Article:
Adopting defensive driving techniques can keep you and others safe on the road. Defensive driving simply means to drive without having a preventable accident. Stay alert, leave enough space between your vehicle and others, and adjust appropriately to any dangerous situations. This will help everyone get to their destinations safely. You may even save money on auto insurance by staying accident-free or by getting certified as a defensive driver!
Focusing on Driving
Avoid distractions.Defensive driving means focusing on one thing: driving. Make sure that you’re not getting distracted by conversations, the radio, your phone, or anything else. To be as alert as possible, put your phone and other distractions away and turn your radio down. If you’re distracted when talking, don’t participate in conversations until you reach your destination.
Stay alert. Notice things like directional signs, speed limit markers, and signals as you drive. You should also make sure to periodically check your mirrors for a full view of the conditions around your vehicle. Getting into the habit of noticing these thing keeps you alert and ready for anything that comes your way when driving.
- It is very hard to stay alert when driving while sleepy or under the influence. Don’t put yourself and others in danger. Wait until you’re in a better condition, or ask someone else to drive.
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Look ahead down the road. Instead of just focusing on what’s right in front of your car, make sure to regularly scan farther down the road. That way, you’ll be prepared for what’s to come. Look out for things like:
- Vehicles slowing down in the distance.
- Erratic drivers in either lane.
- Hazards in the road, like fallen limbs or sharp turns.
Responding to Other Drivers
- Don’t follow too closely.Keep a distance of 3-4 seconds (or a couple car lengths) between you and the vehicle in front, whenever possible. This buffer gives you more time to react if the driver ahead brakes suddenly or makes some other dangerous move.
- For instance, count “1 independence, 2 independence, 3 independence” when the car in front of you goes by an object. If you pass the same object before you’re done the counting, slow down a bit.
Observe the rules of right of way. Yield to other drivers when required. If you aren’t sure when to do this, check with your local transportation authority for a refresher on the rules. Being patient and giving other drivers their turn — even when you’re in a hurry — helps prevent accidents.
- If you encounter a driver who is not observing the rules of right of way, just let them go. It’s better to wait than to wind up in an accident because another driver was impatient.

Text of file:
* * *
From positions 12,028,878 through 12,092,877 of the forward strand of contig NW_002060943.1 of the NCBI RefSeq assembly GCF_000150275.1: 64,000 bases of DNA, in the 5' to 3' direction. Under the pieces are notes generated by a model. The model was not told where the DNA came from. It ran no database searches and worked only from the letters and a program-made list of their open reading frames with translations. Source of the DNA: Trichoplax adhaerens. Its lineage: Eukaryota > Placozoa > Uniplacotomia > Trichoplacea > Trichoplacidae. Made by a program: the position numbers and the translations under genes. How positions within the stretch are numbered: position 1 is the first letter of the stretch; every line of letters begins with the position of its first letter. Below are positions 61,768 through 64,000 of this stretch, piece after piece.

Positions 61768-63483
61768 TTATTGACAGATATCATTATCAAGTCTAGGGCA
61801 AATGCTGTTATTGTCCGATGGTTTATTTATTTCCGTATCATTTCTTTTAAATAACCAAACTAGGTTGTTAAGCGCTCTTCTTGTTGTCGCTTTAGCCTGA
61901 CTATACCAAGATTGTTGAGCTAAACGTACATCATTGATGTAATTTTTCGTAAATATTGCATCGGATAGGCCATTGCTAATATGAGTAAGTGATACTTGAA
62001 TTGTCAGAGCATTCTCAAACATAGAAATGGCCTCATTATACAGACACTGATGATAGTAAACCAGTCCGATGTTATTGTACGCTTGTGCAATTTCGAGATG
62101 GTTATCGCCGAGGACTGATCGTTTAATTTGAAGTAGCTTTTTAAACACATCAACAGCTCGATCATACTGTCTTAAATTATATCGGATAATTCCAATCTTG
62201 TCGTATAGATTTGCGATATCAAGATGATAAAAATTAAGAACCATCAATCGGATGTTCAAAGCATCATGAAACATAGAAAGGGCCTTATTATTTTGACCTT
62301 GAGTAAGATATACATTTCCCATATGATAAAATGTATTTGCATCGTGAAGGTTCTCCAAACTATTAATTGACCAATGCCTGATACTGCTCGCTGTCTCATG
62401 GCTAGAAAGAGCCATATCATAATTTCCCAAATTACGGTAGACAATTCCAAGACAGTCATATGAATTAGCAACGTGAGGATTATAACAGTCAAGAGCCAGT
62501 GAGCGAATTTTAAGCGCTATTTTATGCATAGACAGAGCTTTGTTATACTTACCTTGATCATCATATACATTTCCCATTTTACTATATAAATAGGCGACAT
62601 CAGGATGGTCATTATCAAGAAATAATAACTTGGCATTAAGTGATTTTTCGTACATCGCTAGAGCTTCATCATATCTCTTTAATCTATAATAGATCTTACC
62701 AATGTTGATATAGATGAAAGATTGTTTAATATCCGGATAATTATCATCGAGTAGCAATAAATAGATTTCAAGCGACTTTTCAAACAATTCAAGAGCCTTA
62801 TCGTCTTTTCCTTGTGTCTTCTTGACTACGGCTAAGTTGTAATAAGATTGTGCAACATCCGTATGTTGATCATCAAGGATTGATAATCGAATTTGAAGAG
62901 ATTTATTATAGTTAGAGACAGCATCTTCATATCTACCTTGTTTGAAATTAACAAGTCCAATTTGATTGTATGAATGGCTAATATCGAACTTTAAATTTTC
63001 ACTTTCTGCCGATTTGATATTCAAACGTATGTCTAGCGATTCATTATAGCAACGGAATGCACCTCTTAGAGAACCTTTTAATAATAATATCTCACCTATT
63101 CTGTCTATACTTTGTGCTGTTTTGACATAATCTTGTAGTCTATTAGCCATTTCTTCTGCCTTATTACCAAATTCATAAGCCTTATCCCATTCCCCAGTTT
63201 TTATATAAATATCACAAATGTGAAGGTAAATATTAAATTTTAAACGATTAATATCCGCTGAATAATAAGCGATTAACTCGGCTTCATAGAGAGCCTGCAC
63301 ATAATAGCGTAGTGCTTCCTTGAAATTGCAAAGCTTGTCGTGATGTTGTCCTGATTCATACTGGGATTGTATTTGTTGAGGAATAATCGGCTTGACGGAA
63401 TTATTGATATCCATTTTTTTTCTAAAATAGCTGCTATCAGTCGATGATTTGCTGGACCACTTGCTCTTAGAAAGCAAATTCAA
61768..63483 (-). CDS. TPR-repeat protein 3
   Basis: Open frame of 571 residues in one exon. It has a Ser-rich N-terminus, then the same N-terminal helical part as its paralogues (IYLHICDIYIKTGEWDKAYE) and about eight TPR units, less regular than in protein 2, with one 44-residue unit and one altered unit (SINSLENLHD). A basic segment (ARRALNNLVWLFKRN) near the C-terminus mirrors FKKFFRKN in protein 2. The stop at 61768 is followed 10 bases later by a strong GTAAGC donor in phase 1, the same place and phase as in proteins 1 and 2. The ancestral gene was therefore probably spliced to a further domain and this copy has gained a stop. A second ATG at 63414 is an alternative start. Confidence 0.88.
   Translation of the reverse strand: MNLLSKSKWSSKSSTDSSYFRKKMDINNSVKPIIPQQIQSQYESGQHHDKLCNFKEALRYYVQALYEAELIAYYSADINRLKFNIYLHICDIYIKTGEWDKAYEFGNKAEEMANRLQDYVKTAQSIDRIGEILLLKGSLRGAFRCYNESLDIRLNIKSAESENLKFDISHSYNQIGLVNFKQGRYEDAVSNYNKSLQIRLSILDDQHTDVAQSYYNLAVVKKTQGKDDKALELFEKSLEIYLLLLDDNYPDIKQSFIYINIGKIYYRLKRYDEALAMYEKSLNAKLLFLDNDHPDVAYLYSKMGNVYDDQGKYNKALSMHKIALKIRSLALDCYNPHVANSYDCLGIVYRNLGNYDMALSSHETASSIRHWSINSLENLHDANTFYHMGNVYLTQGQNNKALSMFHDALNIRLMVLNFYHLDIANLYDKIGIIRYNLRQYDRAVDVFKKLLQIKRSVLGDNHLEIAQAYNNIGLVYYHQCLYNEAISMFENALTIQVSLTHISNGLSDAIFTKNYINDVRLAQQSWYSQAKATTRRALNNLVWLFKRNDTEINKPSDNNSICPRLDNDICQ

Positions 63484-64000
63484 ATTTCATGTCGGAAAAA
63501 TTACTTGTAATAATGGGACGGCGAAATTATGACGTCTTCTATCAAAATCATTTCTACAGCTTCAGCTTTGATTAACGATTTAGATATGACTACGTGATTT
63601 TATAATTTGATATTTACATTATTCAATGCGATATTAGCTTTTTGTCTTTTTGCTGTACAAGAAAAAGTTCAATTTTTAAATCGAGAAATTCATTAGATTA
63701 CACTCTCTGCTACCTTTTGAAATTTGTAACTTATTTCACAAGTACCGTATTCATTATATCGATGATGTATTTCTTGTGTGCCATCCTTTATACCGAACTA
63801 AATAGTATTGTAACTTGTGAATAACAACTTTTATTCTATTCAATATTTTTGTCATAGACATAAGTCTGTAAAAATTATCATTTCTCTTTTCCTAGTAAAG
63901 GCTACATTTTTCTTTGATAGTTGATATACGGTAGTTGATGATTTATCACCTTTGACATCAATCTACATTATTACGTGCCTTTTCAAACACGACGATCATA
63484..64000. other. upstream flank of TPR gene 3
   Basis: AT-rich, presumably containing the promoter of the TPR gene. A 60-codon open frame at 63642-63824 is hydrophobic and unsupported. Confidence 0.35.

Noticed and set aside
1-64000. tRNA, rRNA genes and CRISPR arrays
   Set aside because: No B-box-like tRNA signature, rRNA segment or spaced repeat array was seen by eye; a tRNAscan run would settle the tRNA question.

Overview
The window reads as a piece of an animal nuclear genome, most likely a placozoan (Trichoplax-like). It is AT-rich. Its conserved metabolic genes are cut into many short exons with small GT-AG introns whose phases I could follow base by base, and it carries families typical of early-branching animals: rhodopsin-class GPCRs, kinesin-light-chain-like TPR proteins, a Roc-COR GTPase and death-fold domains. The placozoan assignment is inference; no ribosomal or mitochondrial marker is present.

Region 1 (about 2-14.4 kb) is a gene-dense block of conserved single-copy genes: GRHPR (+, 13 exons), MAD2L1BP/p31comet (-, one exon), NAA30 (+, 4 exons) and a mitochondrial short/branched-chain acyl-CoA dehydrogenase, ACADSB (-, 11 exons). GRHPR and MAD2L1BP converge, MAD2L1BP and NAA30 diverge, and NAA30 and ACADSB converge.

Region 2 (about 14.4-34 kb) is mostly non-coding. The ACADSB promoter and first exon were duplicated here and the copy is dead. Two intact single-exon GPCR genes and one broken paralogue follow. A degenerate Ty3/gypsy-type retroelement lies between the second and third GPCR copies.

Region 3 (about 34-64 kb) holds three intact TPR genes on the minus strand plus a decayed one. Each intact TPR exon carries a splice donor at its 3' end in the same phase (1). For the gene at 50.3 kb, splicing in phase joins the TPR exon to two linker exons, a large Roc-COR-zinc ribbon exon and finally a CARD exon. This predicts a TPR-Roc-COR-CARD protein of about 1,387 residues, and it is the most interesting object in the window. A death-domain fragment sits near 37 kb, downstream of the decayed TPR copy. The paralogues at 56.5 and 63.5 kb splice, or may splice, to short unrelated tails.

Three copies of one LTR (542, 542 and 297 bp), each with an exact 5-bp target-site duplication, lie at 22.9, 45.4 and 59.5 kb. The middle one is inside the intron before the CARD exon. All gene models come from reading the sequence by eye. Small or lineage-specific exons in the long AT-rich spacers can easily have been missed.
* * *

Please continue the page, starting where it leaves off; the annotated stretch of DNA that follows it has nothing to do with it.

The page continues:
Anticipate other drivers’ reactions. You can’t read the minds of other drivers, but you can make an educated guess about how they’re going to act when on the road. Adjust your driving in response to this. For instance, if you’re caught behind a brake-happy driver, leave extra distance between your vehicle and theirs so that you don’t end up rear-ending them.
Don’t resort to road rage. It’s extremely frustrating when other drivers are erratic, don’t follow the rules, or are just plain dangerous. Resist the urge to try to get back at them, however. Getting angry just makes accidents more likely. Take a breath, be patient, and focus on getting to your destination safely.
- For instance, imagine you’re caught behind someone who keeps passing you then slowing down right in front of you. They may just feel like they need to be in front, which can be very frustrating.
- Instead of trying to constantly pass them, too, try moving into another lane, taking an alternate route, or just hanging tight until they’re out of the way.
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Reacting to Driving Conditions
Control your speed.Pay attention to posted speed limits, and adjust your driving accordingly. Keeping up with the flow of traffic, whether on a city street or highway, helps avoid accidents. However, if other drivers are moving at dangerously high speeds, don’t attempt to match them. Try to get to a lane where you can stay at a safe speed, out of their way.
Let other drivers know what you’re doing. While you’re staying alert to what others are doing, you’ll also need to help them anticipate your actions. Do everything you can to make yourself visible to other drivers, and to signal when you are turning, braking, etc.
- Check your turn signals, brake lights, and headlights regularly. Use them consistently so that other drivers can see what you’re doing.
- Avoid blind spots: Don’t linger in areas where the driver in front of you can’t see you in their mirrors or through their windows.
Adjust your driving based on weather conditions. Rain, fog, snow, ice, wind, mud and other weather feature all impact driving. In rough weather or dangerous conditions, you’ll want to do things like:
- Slow down
- Leave extra space between your vehicle and others
- Turn on your lights if it is hard to see
- Be extra careful with turns and steep roads
- Pull over if it feels too dangerous to drive